In the fifth, Hanson reached on a fielder’s choice, before a wild pickoff throw by Kyle Hendricks sailed wide left of Anthony Rizzo at first. As second baseman Javier Baez headed into the Cubs bullpen to pick the ball up, Hanson hesitated as he rounded third, and Baez looped the ball back to the infield. As soon as Hanson saw the throw, he turned on the jets and scored, tying the game.
“I think that he thought that I wasn’t going to try to score from third,” Hanson said through an interpreter. “I saw that he was just taking his time, and when I saw that he lowered his guard, that’s when I took advantage of that fact and scored from third.”
While Hendricks — who came in with a 4.27 ERA — held San Francisco down over 8 1/3 innings, striking out eight, Suarez got backup thanks to some All-Star-caliber work from Final Vote candidate Belt.
Belt, San Francisco’s cleanup hitter, bunted against the shift for a single in the second inning and made three stellar plays with the glove. He snared a liner from Rizzo in the fourth, dug out a pick on a low throw by Sandoval for the second out in the fourth and in the seventh, ranged back up the line and at a full gallop, fielded an Ian Happ grounder and fired back to reliever Tony Watson for the second out of that inning.
The Giants (48-45) got a pair of 1-2-3 innings from Watson and Mark Melancon, who looked as good as he has since returning from the disabled list, getting three ground-ball outs. Will Smith struck out two in the ninth, and worked around a two-out double down the left field line by Ben Zobrist, shutting up a sizable and vocal chanting Cubs contingent in the lower bowl by getting David Bote to ground out to short.
“[Watson and Melancon] are outstanding, aren’t they? I thought Mark’s outing tonight was his best, talking about stuff, velocity, everything,” Bochy said. “Smitty, he gave up the double, but he found a way to get that last out. That’s how you win games like this.”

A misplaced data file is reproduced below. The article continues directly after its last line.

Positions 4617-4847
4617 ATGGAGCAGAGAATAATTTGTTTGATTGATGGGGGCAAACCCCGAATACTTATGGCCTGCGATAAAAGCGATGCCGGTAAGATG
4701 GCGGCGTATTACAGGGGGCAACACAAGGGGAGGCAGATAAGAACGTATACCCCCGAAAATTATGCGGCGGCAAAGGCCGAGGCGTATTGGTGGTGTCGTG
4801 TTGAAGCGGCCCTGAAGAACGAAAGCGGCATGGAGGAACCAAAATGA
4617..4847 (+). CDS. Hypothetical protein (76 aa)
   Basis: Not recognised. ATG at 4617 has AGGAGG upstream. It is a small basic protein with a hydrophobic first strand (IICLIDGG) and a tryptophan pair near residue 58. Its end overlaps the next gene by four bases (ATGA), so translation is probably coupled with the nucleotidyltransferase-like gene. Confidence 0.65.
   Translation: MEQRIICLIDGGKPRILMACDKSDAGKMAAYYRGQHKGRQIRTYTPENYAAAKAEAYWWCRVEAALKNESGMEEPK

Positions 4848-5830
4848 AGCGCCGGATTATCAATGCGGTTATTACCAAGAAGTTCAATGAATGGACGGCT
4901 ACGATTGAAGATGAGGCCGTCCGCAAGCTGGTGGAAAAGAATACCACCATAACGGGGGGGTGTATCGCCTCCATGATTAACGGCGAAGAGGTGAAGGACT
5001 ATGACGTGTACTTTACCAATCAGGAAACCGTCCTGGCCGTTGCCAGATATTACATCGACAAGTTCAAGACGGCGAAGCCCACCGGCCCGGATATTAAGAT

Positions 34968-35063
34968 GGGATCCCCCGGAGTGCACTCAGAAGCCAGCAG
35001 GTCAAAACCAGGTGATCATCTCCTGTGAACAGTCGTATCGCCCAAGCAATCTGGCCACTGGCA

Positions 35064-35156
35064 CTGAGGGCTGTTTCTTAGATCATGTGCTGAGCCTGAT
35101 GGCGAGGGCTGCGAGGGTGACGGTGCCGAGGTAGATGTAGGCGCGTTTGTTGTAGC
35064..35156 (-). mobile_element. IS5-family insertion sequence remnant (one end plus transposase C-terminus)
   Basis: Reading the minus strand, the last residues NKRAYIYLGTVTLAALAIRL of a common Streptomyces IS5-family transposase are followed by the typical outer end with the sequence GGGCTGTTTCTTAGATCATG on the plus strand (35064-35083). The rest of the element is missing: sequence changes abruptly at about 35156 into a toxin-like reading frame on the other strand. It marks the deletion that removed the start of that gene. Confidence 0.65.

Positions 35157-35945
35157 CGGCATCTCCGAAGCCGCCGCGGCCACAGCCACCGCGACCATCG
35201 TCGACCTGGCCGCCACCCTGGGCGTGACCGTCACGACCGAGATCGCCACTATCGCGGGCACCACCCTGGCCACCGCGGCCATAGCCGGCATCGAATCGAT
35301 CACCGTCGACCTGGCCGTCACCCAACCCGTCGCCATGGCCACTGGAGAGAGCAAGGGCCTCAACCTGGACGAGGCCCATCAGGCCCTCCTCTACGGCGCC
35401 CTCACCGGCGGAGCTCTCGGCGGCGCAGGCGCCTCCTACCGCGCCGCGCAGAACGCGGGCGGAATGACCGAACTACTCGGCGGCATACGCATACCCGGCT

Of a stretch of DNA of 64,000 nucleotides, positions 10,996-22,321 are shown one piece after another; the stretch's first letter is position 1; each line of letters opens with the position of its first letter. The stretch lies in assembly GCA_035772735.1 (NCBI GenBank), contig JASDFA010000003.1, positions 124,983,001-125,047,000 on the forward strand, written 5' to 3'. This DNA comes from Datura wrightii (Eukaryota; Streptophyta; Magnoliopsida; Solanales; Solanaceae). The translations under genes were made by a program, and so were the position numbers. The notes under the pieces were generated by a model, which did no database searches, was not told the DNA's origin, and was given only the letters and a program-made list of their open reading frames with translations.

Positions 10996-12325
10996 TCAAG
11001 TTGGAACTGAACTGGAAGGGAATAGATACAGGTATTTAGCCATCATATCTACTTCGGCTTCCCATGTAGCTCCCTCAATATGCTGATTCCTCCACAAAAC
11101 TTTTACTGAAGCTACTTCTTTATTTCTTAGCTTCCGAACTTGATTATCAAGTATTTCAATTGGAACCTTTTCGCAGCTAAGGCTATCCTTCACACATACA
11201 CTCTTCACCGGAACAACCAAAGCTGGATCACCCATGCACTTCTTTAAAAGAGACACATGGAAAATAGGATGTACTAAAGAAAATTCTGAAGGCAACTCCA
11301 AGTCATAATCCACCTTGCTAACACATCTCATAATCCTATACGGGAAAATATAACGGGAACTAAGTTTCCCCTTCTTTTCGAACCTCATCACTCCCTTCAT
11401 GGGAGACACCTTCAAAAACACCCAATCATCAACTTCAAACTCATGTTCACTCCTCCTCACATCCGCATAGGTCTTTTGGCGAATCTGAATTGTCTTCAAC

After Cubs reliever Steve Cishek allowed a one-out triple to Hunter Pence in the 10th, he fanned both Chase d’Arnaud and Steven Duggar to strand the winning run 90 feet away.
“That’s a tough match-up for our hitters, but that next inning, Pablo came back and came through for us,” Bochy said.
… Ty Blach was the Giants’ long man, had the need arisen, during Monday’s game. After him, Bochy was going to use rookie Ray Black for an inning, and then Sam Dyson, before perhaps dipping into the starting rotation to throw Jeff Samardzija for an inning.
“Once it gets close, you start checking on guys who can [throw],” Bochy said.
… While going through his options, Bochy let slip that the Giants will soon start Derek Holland — who cut a pro-wrestling-style promo with Pence before the game, in support of Belt’s All-Star candidacy. It’s possible that he throws on Tuesday to push Johnny Cueto back a day.
… Suarez got the first hit of his major league career in the third, a 1-0 single back up the middle. He was presented with the ball after the game, and said he was more proud of his hitting than he was his pitching on the evening.
“My hitting, for sure,” Suarez said. “I mean, my command wasn’t there today, so yeah, definitely my hitting.”